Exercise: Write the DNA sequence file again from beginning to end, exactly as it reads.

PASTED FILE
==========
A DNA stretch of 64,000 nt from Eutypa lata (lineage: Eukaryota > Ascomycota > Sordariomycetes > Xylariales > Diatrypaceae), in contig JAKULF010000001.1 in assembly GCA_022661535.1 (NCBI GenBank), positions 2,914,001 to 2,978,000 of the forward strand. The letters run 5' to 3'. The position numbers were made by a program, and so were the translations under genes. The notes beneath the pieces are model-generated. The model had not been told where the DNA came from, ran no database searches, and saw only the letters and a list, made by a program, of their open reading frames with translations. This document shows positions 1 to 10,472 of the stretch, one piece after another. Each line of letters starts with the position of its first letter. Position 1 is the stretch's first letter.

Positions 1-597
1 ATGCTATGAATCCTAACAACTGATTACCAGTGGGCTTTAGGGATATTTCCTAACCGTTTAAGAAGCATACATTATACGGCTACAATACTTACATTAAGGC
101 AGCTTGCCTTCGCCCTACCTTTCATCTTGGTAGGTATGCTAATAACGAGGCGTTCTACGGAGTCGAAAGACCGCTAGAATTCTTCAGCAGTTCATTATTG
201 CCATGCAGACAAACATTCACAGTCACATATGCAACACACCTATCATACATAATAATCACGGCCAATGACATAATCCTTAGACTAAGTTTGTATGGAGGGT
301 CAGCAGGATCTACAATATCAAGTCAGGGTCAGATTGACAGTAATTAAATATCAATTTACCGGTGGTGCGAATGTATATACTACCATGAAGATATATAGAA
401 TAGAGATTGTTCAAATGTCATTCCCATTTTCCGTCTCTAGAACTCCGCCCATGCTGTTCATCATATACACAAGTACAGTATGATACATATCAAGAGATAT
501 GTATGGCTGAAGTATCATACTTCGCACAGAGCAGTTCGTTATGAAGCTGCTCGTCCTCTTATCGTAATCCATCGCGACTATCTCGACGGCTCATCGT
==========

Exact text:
A DNA stretch of 64,000 nt from Eutypa lata (lineage: Eukaryota > Ascomycota > Sordariomycetes > Xylariales > Diatrypaceae), in contig JAKULF010000001.1 in assembly GCA_022661535.1 (NCBI GenBank), positions 2,914,001 to 2,978,000 of the forward strand. The letters run 5' to 3'. The position numbers were made by a program, and so were the translations under genes. The notes beneath the pieces are model-generated. The model had not been told where the DNA came from, ran no database searches, and saw only the letters and a list, made by a program, of their open reading frames with translations. This document shows positions 1 to 10,472 of the stretch, one piece after another. Each line of letters starts with the position of its first letter. Position 1 is the stretch's first letter.

Positions 1-597
1 ATGCTATGAATCCTAACAACTGATTACCAGTGGGCTTTAGGGATATTTCCTAACCGTTTAAGAAGCATACATTATACGGCTACAATACTTACATTAAGGC
101 AGCTTGCCTTCGCCCTACCTTTCATCTTGGTAGGTATGCTAATAACGAGGCGTTCTACGGAGTCGAAAGACCGCTAGAATTCTTCAGCAGTTCATTATTG
201 CCATGCAGACAAACATTCACAGTCACATATGCAACACACCTATCATACATAATAATCACGGCCAATGACATAATCCTTAGACTAAGTTTGTATGGAGGGT
301 CAGCAGGATCTACAATATCAAGTCAGGGTCAGATTGACAGTAATTAAATATCAATTTACCGGTGGTGCGAATGTATATACTACCATGAAGATATATAGAA
401 TAGAGATTGTTCAAATGTCATTCCCATTTTCCGTCTCTAGAACTCCGCCCATGCTGTTCATCATATACACAAGTACAGTATGATACATATCAAGAGATAT
501 GTATGGCTGAAGTATCATACTTCGCACAGAGCAGTTCGTTATGAAGCTGCTCGTCCTCTTATCGTAATCCATCGCGACTATCTCGACGGCTCATCGT